The Dragon

Today I felled a big, dead oak. It was one I had considered dropping last year, but decided was too dangerous. It was still up this year, and must be well-seasoned. I always prefer to cut standing dead wood or at least badly damaged trees, so as to provide warmth for my family in winter without hurting the living forest. But dead wood is dangerous. The loss of the organic process means that there is no longer a living principle that is ordering the tree as a whole, keeping it together and repairing its flaws. The desiccation that follows death means that cells shrink, which produces fissures and weaknesses in the whole. It can splinter, shatter, collapse in unexpected directions. A big oak, even in death, is far stronger and vaster than you.

I had skill, strength, and a 55-cc chainsaw to serve for an enchanted spear. The oak came down, hard, and I am no worse for wear. I took a moment before I tackled it to prepare my soul as well as I could in case I failed, but in truth all days are like this. Some day the dragon must win.

Today you may have read of a young man killed on the return leg of a charity bicycle trip. I have met, almost, his wife. She was at the Red State Gathering that I attended with Uncle Jimbo, and is a long time friend of his. She came up and talked to him several times while I was with him, but being a bum he never thought to introduce us. Nevertheless, I know from their interactions that she is even now expecting a child with what is now her late husband. For what it is worth, from an almost acquaintance, I extend my deepest condolences to Mary Katharine Ham and her family.

We forget, how readily we forget, the dragon that lurks in wait for us. Memento Mori. Live better in the awareness that you will die.


Anonymous said...

"Dragon" I like that.

I called it the "under toad" with my wife as she was fighting cancer,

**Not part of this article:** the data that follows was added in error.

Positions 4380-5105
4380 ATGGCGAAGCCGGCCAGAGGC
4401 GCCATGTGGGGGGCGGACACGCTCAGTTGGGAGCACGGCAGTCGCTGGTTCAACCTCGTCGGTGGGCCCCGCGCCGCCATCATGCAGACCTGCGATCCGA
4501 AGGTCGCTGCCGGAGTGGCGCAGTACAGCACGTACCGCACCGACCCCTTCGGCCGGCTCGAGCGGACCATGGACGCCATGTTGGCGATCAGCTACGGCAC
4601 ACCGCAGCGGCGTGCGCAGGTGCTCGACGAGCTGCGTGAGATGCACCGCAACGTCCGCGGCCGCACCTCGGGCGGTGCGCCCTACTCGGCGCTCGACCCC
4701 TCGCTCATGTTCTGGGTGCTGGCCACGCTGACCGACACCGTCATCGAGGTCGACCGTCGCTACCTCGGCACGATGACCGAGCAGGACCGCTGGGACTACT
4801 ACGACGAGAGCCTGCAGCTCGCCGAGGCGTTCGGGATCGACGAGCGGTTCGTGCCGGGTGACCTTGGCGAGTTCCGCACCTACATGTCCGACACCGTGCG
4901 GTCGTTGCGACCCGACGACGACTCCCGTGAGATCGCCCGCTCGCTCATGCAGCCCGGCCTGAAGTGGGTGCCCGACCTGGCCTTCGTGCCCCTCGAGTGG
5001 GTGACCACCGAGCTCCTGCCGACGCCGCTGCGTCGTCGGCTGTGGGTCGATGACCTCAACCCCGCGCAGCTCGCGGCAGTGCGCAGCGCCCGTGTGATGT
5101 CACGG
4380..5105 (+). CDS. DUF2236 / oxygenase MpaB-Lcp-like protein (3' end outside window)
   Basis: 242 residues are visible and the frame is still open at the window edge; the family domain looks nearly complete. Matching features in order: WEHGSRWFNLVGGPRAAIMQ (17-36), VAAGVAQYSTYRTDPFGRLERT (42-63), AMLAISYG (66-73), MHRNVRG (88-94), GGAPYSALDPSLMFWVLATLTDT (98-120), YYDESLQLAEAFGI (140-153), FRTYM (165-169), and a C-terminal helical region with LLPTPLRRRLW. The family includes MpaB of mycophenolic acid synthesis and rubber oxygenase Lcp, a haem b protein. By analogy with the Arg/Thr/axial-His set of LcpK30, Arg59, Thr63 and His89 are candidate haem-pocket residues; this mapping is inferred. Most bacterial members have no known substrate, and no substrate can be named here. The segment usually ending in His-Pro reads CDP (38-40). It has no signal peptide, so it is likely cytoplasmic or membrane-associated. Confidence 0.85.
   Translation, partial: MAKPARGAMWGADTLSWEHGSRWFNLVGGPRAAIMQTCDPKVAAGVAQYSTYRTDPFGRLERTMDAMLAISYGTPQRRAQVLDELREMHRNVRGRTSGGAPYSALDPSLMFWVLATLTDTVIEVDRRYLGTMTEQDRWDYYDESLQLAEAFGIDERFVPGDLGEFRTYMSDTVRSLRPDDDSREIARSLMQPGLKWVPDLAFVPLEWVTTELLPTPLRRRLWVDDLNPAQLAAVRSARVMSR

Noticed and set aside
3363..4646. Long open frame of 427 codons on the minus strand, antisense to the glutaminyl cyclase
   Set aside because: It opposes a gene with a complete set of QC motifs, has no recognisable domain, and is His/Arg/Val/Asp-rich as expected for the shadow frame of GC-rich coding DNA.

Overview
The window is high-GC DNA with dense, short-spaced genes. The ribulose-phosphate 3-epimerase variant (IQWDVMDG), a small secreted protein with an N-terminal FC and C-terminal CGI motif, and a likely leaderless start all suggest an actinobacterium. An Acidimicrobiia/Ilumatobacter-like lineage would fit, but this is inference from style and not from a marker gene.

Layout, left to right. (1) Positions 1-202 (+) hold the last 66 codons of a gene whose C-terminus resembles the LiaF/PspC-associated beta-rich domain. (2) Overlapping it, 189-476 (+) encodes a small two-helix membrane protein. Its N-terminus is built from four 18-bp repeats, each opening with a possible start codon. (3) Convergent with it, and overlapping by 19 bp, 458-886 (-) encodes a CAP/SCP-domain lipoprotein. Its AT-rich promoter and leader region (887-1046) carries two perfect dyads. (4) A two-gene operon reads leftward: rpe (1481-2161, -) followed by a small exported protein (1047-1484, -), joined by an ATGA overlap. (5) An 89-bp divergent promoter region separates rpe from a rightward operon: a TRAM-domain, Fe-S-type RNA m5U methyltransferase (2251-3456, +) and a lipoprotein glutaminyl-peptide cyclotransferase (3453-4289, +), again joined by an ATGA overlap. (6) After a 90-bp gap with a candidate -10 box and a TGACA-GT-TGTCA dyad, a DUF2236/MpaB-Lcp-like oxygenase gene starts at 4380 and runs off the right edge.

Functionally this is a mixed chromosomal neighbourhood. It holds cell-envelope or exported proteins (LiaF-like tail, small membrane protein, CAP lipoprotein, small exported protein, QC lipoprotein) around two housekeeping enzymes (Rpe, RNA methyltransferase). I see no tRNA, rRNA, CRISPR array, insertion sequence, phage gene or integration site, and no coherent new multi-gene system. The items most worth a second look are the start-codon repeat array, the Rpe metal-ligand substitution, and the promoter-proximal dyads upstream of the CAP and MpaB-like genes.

Ymar Sakar said...

She came up and talked to him several times while I was with him, but being a bum he never thought to introduce us.

Some insects may like to chew on that dead organic stuff as well. But as for manners, one of the things that struck me first about Japanese customs is how they do introductions and self introductions, every single time.

And I was like, "oh, is that how it was in 1950s America before the culture got corrupted".

Reading about the abstract history is very different from seeing people actually behave as if they believed it.

Stranger-danger was what these introductions were supposed to break through the ice with, from one dynasty to another, one social group with protector A vs another social group with protector B.

Grim said...

"Dragon" I like that.

I borrow the use from Tolkien's famous article on the Beowulf. He was very interested in the monsters, and what they represented.

Texan99 said...

I'm familiar with her from HotAir. Jim Geraghty mentioned her husband's accidental death in his newsletter this morning--such a young man, with young children and one on the way. Ms. Ham wrote a very sweet statement about how impossible it was to be optimistic at a time like this and how obligated she felt to try, because of her late husband's unusual gifts in that direction.